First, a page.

The National Parks Service
On February 26th, 2019, we will celebrate the 100th anniversary of the establishment of the Grand Canyon National Park. The Grand Canyon is also one of the Wonders of the World, next to The Great Wall of China and the Taj Mahal. Though the Grand Canyon has been around long before it became a National Park, we have chosen to give you a history lesson in the National Parks Service of the United States.
The first effort of conserving land by the United States as a nation was in 1832 when President Andrew Jackson signed a piece of legislation to set aside four sections of land to create Hot Springs Reservation, Arkansas. Congress failed to protect the land and control development on the area. This led people to settle onto the reserved land as well as build businesses, which was what the legislation was trying to prevent.
Another attempt at land conservation in the United States took place in 1864 by President Abraham Lincoln. Lincoln signed an act of Congress bestowing the Yosemite Valley and the Mariposa Grove of giant Sequoia trees to the state of California. Because of this act, private ownership on these lands was no longer possible and the state of California was to manage the lands for “public use, resort, and recreation.”
The nation’s and the world’s first National Park was not established until 1872, twelve years after Lincoln’s legislation. Yellowstone National Park was the first to be established as a national park and was put under national control- not under the state’s control due to California’s alleged mismanagement of the Yosemite Valley and the Mariposa Grove. Yellowstone National Park was part of a federally governed territory. The government agreed to let Theodore Roosevelt and his Boone & Crockett Club manage the park, which they did so successfully. They protected the land from poachers and conserved its natural resources and beauty.. Because of their success, laws were designed to conserve the natural resources in Yellowstone, as well as other lands under the federal government’s control.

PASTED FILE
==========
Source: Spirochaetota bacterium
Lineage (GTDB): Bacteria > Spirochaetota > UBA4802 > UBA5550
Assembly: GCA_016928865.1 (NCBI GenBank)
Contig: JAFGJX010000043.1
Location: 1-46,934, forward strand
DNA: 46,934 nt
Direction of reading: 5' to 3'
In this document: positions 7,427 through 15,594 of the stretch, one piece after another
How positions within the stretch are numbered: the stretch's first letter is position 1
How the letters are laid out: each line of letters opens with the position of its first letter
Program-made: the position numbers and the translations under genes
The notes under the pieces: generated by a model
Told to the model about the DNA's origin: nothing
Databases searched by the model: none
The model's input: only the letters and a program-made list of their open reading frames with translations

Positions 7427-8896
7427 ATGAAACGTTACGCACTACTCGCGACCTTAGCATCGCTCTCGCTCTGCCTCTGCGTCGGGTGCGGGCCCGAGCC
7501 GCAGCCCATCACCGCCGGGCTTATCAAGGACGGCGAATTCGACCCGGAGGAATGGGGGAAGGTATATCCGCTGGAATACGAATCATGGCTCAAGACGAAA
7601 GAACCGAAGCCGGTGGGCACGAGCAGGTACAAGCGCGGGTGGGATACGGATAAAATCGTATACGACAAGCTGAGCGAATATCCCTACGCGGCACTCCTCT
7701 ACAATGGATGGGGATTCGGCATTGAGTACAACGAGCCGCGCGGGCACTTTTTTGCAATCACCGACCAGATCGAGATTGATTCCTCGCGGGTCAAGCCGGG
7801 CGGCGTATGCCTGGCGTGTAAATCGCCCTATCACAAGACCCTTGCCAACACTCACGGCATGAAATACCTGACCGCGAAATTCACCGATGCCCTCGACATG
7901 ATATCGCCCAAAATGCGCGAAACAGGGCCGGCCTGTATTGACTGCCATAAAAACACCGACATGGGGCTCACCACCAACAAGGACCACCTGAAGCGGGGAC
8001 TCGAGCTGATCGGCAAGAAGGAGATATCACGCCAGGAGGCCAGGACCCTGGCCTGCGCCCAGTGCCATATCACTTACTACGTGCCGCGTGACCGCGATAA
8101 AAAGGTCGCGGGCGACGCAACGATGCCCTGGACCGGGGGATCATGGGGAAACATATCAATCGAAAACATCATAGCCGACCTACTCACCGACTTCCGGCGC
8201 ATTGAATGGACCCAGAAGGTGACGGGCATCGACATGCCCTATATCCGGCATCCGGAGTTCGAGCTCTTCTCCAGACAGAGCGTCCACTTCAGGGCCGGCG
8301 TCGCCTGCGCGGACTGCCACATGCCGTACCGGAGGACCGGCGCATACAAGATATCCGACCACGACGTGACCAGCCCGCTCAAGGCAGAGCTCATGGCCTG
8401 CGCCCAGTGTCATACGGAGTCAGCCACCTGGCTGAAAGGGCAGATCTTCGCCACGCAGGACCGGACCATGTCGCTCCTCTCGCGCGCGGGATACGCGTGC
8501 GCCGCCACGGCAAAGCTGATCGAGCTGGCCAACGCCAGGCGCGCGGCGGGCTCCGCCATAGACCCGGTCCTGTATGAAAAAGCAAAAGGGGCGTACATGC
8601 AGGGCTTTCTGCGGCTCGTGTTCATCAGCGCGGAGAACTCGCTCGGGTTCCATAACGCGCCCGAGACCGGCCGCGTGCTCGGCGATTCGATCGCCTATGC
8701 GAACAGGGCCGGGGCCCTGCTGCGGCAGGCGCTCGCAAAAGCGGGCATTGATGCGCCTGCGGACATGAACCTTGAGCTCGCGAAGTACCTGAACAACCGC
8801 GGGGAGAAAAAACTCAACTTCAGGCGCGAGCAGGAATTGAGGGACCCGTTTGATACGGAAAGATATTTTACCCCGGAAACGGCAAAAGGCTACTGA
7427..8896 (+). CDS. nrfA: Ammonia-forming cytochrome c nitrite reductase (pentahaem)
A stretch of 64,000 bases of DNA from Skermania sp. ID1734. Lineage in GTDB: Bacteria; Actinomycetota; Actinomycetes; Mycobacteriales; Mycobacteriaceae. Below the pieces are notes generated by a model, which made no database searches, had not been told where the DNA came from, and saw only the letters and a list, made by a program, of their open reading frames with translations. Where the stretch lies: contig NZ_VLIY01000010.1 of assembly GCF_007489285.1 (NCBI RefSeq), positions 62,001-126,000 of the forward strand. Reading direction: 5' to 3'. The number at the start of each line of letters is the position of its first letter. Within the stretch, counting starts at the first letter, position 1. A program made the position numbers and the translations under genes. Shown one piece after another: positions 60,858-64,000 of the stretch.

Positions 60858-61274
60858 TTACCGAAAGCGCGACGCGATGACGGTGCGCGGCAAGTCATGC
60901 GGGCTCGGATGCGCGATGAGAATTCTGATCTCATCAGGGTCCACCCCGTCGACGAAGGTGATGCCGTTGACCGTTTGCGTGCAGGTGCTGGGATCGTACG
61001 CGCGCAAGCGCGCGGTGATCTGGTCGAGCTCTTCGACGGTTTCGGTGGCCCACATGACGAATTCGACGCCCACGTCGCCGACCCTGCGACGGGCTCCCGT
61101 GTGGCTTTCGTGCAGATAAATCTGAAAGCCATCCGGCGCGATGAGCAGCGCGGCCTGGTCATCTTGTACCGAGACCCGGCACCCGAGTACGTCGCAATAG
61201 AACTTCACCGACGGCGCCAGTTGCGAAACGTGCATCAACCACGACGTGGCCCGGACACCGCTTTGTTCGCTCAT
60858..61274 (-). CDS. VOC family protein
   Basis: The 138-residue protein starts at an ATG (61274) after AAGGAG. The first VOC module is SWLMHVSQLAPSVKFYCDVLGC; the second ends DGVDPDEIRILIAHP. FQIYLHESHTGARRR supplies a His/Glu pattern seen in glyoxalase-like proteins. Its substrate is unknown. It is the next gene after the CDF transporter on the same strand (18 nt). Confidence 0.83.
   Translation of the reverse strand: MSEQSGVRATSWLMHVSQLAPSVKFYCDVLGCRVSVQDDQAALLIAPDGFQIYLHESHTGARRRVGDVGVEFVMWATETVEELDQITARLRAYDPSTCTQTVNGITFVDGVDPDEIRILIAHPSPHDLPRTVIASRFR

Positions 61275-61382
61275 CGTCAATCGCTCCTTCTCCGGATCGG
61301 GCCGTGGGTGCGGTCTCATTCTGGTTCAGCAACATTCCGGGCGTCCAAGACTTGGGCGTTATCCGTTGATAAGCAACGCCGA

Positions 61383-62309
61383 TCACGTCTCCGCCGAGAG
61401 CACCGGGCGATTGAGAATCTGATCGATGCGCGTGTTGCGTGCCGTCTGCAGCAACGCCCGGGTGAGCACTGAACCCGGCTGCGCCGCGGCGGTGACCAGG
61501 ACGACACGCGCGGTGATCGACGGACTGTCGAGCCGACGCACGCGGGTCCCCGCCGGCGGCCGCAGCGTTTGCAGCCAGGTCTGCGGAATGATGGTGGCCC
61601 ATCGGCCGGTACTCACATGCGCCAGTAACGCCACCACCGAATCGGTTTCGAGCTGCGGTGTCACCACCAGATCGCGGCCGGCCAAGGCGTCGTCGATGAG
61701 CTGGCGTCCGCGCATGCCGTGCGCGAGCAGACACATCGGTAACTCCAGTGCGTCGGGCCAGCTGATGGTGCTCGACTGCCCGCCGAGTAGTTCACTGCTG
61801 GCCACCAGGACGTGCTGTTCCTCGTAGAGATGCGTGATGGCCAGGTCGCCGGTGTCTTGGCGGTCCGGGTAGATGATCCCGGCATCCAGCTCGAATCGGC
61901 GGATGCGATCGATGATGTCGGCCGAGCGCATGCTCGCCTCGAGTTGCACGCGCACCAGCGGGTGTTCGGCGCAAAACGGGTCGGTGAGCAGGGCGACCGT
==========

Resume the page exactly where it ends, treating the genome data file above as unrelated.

In 1890, John Muir, who is credited as the “Father of the National Parks,” published two articles that had a lasting impact and formed the base for the National Parks legislation. His articles and activism helped push a bill in 1890 for Congress to establish Yosemite National Park and have the Yosemite Valley come under federal protection.
The National Parks were managed by the Department of Interior, but there was no unified leadership nor regulations to conserve these lands. In 1916, due to the lobbying and activism actions of journalists, businessmen, and nature conservationists, the National Parks Service was established by Congress in the National Park Service Organic Act signed by President Woodrow Wilson. In 1933, President Franklin D. Roosevelt signed an executive order that consolidated all National Parks, National Monuments, National Military Parks, National Cemeteries, National Memorials, and National Capital Parks into one National Park System. The National Park Service was to oversee all these areas, which led to making the National Park Service solely responsible for all federally owned public parks, monuments, and memorials.
Inspired by American citizens and the actions taken to protect the National Parks, influential people, such as Lady Bird Johnson, and Laurance Rockefeller, lobbied to establish a foundation to further the success and conservation efforts of the National Park Service. In 1967, their efforts paid off and The National Park Foundation was created and chartered by Congress.
Today, NPS's mission is to “conserve the scenery and the natural and historic objects and wildlife therein, and to provide for the enjoyment of the same in such manner and by such means as will leave them unimpaired for the enjoyment of future generations.”
Learn more about the National Park Service, visit https://www.nps.gov/index.htm.
If you would like to donate or learn more about the National Park Foundation, visit https://www.nationalparks.org/.
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